Prices at the wholesale level climbed 0.4% in October and 2.8% over the past year, the biggest annual jump in more than five years and a sign that an improving economy may finally be reviving inflationary pressures.

The Labor Department says last month’s increase in the producer price index, which measures inflation pressures before they reach the consumer, matched the 0.4% rise in September. The uptick from October 2016 was the biggest since February 2012. The 12-month increase was driven by a 7.6% jump in energy prices.

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But energy prices were unchanged from September to October. Food prices rose 0.5% in October, most since June. Excluding the volatile food and energy sectors, wholesale prices rose 0.3% in October from September.

“The above consensus readings on today’s prices does lend some support to our on-consensus call for a 0.2% core CPI reading tomorrow, given that it’s been tracking softer than that recently,” says Royce Mendes of CIBC Economics, in a release. “Still, markets will wait for tomorow’s data to make a judgement on whether inflation is perking back up.”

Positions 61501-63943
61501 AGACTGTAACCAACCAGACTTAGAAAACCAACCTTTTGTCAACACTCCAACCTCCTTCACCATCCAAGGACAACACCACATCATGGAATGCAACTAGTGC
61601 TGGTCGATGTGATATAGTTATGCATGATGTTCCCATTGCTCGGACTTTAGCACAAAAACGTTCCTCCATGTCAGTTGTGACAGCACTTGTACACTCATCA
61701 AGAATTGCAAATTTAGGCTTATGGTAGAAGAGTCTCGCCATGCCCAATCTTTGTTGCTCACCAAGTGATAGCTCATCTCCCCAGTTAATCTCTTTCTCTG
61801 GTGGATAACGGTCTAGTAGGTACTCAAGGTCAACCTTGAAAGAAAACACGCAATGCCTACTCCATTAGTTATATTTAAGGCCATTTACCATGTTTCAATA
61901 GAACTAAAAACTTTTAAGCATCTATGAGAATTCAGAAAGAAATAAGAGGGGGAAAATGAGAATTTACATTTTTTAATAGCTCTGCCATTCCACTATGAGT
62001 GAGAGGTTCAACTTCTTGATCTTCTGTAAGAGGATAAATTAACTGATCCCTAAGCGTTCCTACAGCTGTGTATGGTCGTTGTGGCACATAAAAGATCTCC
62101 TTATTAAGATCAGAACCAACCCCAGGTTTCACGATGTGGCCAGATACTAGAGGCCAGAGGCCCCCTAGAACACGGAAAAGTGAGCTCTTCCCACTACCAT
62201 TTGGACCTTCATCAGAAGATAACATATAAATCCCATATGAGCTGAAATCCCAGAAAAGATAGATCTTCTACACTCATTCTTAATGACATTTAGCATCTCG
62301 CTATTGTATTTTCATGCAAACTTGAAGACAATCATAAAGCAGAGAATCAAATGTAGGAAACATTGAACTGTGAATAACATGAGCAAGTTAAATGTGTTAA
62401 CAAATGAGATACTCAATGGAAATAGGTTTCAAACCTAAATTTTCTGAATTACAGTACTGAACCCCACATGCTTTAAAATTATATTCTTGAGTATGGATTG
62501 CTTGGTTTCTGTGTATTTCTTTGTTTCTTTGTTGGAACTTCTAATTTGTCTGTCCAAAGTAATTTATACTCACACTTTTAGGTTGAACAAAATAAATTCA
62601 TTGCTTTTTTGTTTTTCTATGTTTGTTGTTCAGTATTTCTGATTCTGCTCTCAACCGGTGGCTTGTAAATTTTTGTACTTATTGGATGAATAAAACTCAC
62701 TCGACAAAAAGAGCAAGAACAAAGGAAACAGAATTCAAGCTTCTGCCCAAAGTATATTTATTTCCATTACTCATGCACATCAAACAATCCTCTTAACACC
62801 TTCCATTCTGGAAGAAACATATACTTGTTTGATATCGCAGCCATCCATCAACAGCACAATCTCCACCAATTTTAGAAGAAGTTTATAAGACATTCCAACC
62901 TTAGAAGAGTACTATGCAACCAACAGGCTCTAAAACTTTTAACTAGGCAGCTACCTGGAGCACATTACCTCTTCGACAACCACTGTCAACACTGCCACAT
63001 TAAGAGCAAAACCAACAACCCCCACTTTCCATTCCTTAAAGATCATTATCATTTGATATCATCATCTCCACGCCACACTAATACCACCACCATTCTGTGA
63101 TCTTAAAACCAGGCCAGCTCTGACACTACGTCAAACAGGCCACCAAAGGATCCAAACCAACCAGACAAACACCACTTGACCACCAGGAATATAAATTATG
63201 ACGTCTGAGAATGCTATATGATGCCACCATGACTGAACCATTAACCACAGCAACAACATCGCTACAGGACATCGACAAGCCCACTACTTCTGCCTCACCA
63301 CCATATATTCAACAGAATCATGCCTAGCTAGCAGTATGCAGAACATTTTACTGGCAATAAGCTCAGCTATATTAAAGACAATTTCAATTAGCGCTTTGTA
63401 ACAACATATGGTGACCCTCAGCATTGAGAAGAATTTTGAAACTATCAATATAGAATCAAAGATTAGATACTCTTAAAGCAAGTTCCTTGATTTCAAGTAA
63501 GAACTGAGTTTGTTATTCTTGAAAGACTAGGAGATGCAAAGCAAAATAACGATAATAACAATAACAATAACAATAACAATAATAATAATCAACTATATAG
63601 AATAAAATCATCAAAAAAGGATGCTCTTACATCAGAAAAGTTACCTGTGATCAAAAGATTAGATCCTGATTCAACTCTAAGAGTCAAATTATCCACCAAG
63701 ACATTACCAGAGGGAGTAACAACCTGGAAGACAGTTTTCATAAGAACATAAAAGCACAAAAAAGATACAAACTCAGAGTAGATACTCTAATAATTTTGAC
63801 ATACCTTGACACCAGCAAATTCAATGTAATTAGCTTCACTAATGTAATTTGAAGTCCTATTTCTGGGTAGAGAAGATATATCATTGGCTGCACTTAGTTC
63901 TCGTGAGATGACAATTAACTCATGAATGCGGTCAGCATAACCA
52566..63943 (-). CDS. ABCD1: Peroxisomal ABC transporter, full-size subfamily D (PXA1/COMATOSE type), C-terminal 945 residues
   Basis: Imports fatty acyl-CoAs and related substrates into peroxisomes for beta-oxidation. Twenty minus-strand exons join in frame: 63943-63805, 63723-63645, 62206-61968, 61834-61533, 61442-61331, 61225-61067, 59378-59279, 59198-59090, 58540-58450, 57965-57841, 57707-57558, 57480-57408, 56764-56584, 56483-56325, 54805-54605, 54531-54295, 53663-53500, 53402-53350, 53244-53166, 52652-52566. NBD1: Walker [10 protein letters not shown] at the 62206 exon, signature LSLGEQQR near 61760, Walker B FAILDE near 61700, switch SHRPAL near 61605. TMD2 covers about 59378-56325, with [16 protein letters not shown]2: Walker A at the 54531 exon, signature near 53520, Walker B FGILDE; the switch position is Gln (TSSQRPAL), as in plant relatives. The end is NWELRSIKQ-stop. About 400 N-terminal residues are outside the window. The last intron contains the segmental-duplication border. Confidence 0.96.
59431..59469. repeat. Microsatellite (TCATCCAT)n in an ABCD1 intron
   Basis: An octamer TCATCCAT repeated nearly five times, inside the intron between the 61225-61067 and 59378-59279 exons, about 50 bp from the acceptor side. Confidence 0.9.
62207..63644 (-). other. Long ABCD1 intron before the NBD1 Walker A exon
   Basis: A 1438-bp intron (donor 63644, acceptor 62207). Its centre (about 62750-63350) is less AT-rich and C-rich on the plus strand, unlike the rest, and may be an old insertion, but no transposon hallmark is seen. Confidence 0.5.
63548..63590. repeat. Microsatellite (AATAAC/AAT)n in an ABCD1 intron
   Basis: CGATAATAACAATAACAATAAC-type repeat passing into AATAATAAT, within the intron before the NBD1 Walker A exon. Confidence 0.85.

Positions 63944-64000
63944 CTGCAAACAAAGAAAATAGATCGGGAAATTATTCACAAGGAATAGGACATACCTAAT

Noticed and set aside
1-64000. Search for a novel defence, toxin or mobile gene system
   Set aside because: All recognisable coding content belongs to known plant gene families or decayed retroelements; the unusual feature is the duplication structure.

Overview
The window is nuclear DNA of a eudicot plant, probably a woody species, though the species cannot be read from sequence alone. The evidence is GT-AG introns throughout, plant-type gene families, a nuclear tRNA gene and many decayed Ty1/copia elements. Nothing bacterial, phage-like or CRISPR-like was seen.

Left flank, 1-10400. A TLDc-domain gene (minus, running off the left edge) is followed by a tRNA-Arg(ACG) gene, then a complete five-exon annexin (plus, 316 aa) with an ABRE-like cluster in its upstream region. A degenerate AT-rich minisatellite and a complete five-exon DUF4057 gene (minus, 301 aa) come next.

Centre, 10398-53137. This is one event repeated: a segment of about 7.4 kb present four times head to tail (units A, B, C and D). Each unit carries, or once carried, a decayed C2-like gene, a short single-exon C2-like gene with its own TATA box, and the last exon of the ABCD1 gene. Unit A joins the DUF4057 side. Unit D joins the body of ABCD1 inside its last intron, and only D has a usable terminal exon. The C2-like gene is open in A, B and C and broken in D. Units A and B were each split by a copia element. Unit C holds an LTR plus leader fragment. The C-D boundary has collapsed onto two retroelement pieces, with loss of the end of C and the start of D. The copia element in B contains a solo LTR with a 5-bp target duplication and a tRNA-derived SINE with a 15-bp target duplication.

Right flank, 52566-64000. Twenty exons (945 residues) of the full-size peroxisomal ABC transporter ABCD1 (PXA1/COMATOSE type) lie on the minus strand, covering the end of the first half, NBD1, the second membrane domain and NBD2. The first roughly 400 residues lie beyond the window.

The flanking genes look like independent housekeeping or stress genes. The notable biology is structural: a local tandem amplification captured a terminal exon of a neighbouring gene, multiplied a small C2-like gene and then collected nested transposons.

Producer prices rose faster than economists had expected in October. Since the recession, inflation has come in consistently below the Federal Reserve’s 2% annual target. But many economists expect price pressures to rise as the economy improves. Economic growth has come in at or better than a healthy 3% annual rate in each of the last two quarters; and unemployment has fallen to 4.1%, the lowest level in almost 17 years.